What exactly is perfect play? Can there can be multiple perfect plays, which sounds quite contradictory? If perfect play is known for all openings then why would a player play anything other than that? Such a thing would make all high level games futile because then players would intentionally divert from perfect play in order to just create a show or something similar.
In the context of game theory, perfect play involves playing truly optimal moves. Specifically, if the game state is a (theoretical) win for the player to move, perfect play would be a move that both preserves that state (eg keeps the game a winning state) and minimizes the number of moves remaining until victory. If the game state is a draw, perfect play preserves the draw. If the game state is a loss, perfect play cannot improve the theoretical outcome, but instead maximizes the number of moves until defeat.
Perfect play is, by definition, known for solved games like Tic-Tac-Toe. Chess is not yet solved, so in most board positions, perfect play is not known. For some situations, for example positions with 7 or fewer total pieces on the board, we have endgame tablebases which have perfect play recorded. Also, for positions with forced checkmate in sufficiently few moves, engines can calculate perfect play on-the-fly by simply looking at all possible moves and responses and choosing one that gives checkmate the fastest. Perfect play is not (yet) known for chess openings. If chess were solved and perfect play were widely known, then it is possible competitive chess may die.
There can be multiple perfect moves for a given board position. For example, if there are two different moves that immediately checkmate the opponent, both are perfect. Playing around with endgame tablebases, it is fairly common to find positions where multiple moves lead to checkmate in (say) 18 moves. If the game is a theoretical draw, often many moves preserve the draw. All of these moves are perfect from a game-theory perspective, though some may give better practical chances than others.
Technically, perfect play would consist of making moves that do not adversely affect the result of the game. In endgame theory books, only mistakes can change the result, and they are flagged as such. Strictly, in a winning position, you might require that perfect play reaches the win the the smallest number of moves, or conversely postpones the defeat for as long as possible in a losing position.
On either of those definitions, there may be several equally good moves in a position. A chess engine announcing a mate in 5 (or 15!) may see multiple different routes of the same length to checkmate.
That's the game theory answer - John Nunn takes that approach in his endgame books, for example.
However, there are the twin facts that chess is not yet solved (so we do not know the perfect play) and you may be facing a human opponent who is both fallible and has particular strengths and preferences. I would argue that best play in this case would choose the moves that are most likely to lead to a win today against this particular opponent - which might not be (game-theoretic) perfect play. Playing moves which are not theoretically best in order to maximise winning chances in a real game introduces an element of risk.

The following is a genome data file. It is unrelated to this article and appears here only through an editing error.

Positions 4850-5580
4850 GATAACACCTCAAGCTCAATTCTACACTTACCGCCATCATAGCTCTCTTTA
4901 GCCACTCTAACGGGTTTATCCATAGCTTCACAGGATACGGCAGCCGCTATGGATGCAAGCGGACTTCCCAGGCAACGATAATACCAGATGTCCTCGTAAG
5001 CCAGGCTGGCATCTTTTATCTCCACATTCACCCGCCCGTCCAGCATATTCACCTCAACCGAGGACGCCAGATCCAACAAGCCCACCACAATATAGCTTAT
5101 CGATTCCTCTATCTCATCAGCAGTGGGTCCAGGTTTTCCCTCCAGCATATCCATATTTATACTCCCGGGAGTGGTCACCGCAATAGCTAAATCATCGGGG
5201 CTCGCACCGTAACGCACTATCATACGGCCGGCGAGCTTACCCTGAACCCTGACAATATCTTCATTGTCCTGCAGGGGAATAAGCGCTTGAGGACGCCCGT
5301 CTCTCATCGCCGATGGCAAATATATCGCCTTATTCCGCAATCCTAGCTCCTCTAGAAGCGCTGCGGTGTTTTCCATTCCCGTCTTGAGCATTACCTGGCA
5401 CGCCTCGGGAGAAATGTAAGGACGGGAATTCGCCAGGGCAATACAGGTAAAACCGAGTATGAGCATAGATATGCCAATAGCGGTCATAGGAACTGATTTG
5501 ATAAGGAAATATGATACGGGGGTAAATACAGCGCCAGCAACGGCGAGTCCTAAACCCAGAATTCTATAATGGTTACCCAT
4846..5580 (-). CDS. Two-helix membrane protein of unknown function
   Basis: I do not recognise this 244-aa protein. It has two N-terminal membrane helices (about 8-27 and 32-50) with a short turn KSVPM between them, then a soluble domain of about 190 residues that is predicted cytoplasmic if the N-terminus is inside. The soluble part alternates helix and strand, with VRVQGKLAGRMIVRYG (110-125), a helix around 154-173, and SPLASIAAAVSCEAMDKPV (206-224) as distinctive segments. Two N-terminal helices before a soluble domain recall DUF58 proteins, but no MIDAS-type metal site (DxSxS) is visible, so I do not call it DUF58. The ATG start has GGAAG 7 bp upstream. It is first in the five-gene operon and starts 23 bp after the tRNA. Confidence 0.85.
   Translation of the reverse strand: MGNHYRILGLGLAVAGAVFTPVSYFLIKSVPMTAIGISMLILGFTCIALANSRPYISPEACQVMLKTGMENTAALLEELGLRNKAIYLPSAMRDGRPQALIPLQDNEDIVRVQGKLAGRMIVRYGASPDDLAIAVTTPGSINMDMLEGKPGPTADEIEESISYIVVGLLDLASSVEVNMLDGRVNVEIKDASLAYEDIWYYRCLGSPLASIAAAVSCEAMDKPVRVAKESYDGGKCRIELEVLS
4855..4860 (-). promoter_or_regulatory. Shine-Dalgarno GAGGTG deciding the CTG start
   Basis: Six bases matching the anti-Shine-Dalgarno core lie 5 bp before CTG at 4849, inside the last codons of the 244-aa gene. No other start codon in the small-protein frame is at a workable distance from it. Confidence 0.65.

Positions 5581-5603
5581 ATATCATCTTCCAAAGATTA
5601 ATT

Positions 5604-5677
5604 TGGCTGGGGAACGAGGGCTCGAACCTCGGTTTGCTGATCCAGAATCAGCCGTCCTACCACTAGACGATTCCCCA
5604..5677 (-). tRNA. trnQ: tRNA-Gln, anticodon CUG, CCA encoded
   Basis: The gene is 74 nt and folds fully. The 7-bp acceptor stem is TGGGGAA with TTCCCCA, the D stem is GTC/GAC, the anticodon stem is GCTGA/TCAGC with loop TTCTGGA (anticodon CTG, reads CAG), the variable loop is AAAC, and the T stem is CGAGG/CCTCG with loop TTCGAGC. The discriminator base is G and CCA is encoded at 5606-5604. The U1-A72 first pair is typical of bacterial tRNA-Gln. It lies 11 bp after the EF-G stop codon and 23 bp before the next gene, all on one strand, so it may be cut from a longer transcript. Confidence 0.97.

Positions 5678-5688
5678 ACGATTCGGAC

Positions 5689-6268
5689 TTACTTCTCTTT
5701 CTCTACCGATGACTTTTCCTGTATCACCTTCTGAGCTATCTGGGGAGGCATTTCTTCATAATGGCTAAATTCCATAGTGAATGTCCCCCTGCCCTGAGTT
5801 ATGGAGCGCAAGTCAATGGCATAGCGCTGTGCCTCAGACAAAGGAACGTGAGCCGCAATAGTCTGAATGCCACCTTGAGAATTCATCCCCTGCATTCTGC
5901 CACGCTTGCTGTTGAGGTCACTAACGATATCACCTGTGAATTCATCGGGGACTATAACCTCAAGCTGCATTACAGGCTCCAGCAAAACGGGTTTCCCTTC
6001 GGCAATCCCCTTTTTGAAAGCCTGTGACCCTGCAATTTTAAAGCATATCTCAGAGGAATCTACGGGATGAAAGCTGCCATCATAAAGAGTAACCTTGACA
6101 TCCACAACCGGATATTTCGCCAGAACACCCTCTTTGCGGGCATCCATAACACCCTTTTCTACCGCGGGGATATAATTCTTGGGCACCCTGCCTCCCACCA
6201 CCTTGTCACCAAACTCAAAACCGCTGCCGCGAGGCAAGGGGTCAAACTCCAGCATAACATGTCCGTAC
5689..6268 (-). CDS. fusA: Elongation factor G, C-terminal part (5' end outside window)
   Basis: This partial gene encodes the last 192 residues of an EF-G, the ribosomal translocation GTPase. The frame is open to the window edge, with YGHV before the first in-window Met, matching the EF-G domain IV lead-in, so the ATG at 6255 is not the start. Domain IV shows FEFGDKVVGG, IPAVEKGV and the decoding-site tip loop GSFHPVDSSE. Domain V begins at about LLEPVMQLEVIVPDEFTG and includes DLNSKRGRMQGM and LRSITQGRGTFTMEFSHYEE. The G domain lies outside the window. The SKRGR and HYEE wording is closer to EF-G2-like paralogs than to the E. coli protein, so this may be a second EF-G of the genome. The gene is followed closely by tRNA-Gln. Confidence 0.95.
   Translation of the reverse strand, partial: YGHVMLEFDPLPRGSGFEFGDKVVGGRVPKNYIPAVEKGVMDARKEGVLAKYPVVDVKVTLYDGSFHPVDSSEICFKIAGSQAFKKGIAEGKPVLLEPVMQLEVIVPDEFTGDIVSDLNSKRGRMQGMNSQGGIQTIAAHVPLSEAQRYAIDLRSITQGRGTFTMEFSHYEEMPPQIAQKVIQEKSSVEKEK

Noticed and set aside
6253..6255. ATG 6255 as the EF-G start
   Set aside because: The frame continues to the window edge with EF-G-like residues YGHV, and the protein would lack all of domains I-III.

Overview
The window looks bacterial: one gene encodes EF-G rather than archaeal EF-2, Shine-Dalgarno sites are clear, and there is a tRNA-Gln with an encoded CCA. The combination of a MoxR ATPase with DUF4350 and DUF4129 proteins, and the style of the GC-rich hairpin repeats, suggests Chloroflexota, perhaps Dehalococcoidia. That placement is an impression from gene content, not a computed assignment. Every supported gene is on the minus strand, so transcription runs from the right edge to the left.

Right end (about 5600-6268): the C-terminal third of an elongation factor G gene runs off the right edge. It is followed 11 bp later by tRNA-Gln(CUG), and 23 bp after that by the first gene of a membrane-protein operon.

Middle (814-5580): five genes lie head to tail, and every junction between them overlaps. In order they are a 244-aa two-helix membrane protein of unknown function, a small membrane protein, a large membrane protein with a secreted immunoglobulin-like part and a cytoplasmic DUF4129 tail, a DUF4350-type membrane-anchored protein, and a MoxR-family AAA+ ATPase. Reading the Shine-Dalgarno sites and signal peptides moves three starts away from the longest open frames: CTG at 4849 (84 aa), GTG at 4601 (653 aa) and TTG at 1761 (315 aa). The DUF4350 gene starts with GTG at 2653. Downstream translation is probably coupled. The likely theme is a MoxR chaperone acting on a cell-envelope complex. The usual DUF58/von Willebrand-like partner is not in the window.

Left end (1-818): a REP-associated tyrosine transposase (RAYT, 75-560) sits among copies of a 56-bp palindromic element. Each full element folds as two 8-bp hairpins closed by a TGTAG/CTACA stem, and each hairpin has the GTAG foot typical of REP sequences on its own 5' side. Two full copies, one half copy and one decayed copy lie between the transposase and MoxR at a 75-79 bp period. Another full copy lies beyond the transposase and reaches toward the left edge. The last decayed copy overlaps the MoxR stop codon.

Finally, sometimes in a tournament or a match, a draw is as good as a win. In those circumstances, the change in the relative value of the outcomes would lead to a different optimising solution for the practical approach even though the game-theoretic solution (if it were known) would be unchanged.
1. What exactly is perfect play?
Firstly, the definition of perfect play is very subjective. One may say that a 4-move checkmate is a perfect play for me! Or, the best possible move that you could have done regardless of the situation you are in, "Oh! that was a perfect play because you could not have played any other move any better!".
According to me, a perfect play is when the entire game is always in your control. In the sense that, with every move you make, you force your opponent to make a move of your choice rather than his own choice. This is not possible in the game of chess. You can predict the probability of a move, but cannot force an opponent to play moves in every given scenario unless you are some intelligent silicon-based life form that can simulate every possible scenario. Therefore, according to my definition of "perfect play", it simply cannot exist.
2. Can there be multiple perfect plays?
Maybe according to some other definition of a perfect play.
3. If perfect play is known for all openings then why would a player play anything other than that? Such a thing would make all high level games futile because then players would intentionally divert from perfect play in order to just create a show or something similar.
Well, if perfect play did exist, then no one would willingly play anything other play than that, unless given good enough motivation (e.g. bribery) during competitions. That is the only logical answer here.
I am not sure whether there is a single definition of "perfect play".
The answers so far considered perfect play separately for the winning or losing player. In this sense it is often used in the negative sens: white's position is lost, even with perfect play
However, "perfect play" can also refer to the combined play of both players. As such it is what you get if the winning player is minimizing DTM (depth to mate) while the losing player is maximizing DTM. So basically what a minimax engine does.